Weeks after a federal judge rejected Shutterfly’s request to dismiss the case, a Chicago man has formally asked the court to certify a class of perhaps thousands of other plaintiffs in his legal action alleging the popular online photo sharing site violated privacy rights under Illinois law when it created a system allowing photos to be stored and searched using facial recognition technology.
On Jan. 15, plaintiff Brian Norberg, of Chicago, through his attorneys Katrina Carroll and Kyle Shamberg, of the firm of Lite DePalma Greenberg, of Chicago, and David Milian and Frank Hedin, of Carey Rodriguez O’Keefe Milian Gonya, of Miami, Fla., filed a motion to certify the class in legal complaint he had first filed in Chicago federal court in June 2015.
In that complaint, Norberg had alleged Redwood City, Calif.-based Shutterfly and its Palo Alto, Calif.-based subsidiary, ThisLife, had broken the Illinois Biometric Information Privacy Act by “tagging” photos uploaded to Shutterfly’s various platforms using a proprietary facial recognition system. Norberg’s complaint asserted the system relies upon various “biometric identifiers” to perform the task of identifying the faces of people included in the uploaded photos.
According to the complaint, Shutterfly’s system works by encouraging users to “tag” people included in the photo – essentially telling Shutterfly who is who in the photo. Once a name has been attached to a face, the complaint alleged the system can then identify that face in subsequent photo uploads and the photo is stored with the associated “tag” in Shutterfly’s storage system, with or without the consent of the person tagged.
The complaint alleged the “biometric identifiers” lifted from the images of those tagged can then be “used by (Shutterfly and ThisLife) … also to recognize their gender, age, race and location.”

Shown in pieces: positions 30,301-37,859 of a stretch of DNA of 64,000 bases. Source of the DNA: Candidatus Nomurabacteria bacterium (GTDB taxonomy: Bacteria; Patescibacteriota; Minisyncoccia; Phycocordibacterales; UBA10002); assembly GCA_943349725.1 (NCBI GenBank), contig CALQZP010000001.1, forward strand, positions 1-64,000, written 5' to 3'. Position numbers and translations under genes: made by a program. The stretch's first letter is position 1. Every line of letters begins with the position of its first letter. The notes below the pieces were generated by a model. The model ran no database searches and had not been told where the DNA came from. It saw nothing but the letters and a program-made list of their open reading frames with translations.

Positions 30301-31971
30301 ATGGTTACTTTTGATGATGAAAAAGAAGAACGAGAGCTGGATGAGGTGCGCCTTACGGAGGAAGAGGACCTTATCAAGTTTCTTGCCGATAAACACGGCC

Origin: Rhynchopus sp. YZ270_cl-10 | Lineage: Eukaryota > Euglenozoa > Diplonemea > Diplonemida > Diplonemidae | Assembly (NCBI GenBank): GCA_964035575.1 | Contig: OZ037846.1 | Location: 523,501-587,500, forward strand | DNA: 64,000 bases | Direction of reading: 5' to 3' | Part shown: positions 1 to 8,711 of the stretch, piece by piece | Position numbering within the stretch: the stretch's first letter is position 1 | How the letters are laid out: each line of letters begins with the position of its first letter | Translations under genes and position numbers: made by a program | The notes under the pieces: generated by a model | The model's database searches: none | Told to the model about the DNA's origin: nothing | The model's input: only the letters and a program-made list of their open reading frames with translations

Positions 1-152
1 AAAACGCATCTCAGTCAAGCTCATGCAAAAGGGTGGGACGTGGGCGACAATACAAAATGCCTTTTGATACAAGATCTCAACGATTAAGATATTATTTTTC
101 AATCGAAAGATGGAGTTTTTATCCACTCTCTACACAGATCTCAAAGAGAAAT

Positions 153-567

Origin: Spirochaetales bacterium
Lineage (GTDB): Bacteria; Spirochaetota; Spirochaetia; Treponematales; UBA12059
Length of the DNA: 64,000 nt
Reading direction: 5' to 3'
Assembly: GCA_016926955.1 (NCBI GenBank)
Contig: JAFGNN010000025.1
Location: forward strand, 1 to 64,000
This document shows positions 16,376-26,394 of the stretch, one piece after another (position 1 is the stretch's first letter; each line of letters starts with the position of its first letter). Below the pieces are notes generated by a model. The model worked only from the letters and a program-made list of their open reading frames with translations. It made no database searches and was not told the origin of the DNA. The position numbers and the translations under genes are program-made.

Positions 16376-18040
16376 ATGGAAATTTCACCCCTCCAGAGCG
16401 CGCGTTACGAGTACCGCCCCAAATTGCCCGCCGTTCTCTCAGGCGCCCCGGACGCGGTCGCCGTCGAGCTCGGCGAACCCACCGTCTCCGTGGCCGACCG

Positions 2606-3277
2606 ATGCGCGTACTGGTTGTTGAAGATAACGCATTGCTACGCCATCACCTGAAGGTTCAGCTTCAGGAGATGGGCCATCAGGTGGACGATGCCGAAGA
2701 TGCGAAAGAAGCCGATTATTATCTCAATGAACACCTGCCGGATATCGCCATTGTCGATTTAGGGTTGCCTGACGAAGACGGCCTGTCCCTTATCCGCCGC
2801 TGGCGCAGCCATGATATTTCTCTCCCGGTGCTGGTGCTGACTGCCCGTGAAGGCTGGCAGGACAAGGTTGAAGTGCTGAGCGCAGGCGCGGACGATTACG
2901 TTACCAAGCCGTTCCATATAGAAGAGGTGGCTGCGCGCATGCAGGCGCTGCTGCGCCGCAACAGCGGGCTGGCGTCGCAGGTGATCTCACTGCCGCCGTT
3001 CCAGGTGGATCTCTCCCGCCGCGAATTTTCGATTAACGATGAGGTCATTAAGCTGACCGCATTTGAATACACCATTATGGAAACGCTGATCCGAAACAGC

Because Shutterfly did not secure the permission of those tagged to identify them in the photos and store their biometric information, the system ran afoul of the Illinois law, the complaint alleged.
Norberg said his likeness was first stored without his consent in February 2015 when a Shutterfly user created a wedding invitation including his image on Shutterfly. About five months later, more photos including Norberg’s likeness were uploaded to ThisLife and Shutterfly’s program allegedly automatically recognized Norberg’s face from the template it had created, prompting the person who uploaded the photos to tag Norberg and allowing Shutterfly to attach Norberg’s name to his facial template without his expressed consent.
On Dec. 29, U.S District Judge Charles R. Norgle tossed Shutterfly’s motion to dismiss Norberg’s complaint.
Shutterfly had attempted to argue the Illinois BIPA law “exclused biometric identifiers,” potentially including “face geometry, derived from photographs.”
Norgle, however, said courts have yet to determine the answer to that question or virtually any others related to the Illinois BIPA, as the law was enacted in 2008 and the judge said his search of legal precedent involving the law and the issue at the heart of Norberg’s lawsuit proved “fruitless.” Likewise, he said Shutterfly included no references to precedent that could help him in this case.
“Here, plaintiff alleges that defendants are using his personal face pattern to recognize and identify plaintiff in photographs posted to websites,” Norgle wrote. “Plaintiff avers that he is not nor has he ever been a user of websites, and that he was not presented with a written biometrics policy nor has he consented to have his biometric identifiers used by defendants.”
As the Illinois BIPA “prohibits private entities from collecting biometric information from individuals absent express consent … following a written disclosure,” Norgle said Norberg’s allegations are sufficient to move his claim beyond Shutterfly’s dismissal attempt.
However, Norberg and his counsel team believe the case should also be expanded to include potentially thousands of others who, like Norberg, may allege their privacy rights were similarly violated. The putative class would include all Illinois residents who are not registered Shutterfly users and whose “biometric identifiers, including ‘face templates’ (or ‘face prints’)” were collected and stored by Shutterfly and ThisLife.
The complaint called for damages in the amount of $5,000 “for each and every intentional and reckless violation” by Shutterfly of the Illinois BIPA or $1,000 for each “negligent” violation, as well as injunctions stopping Shutterfly from continuing with its alleged photo tagging and storage practices.
Shutterfly is represented in the case by attorneys with the firm of ZwillGen PLLC, with offices in Chicago and Washington, D.C.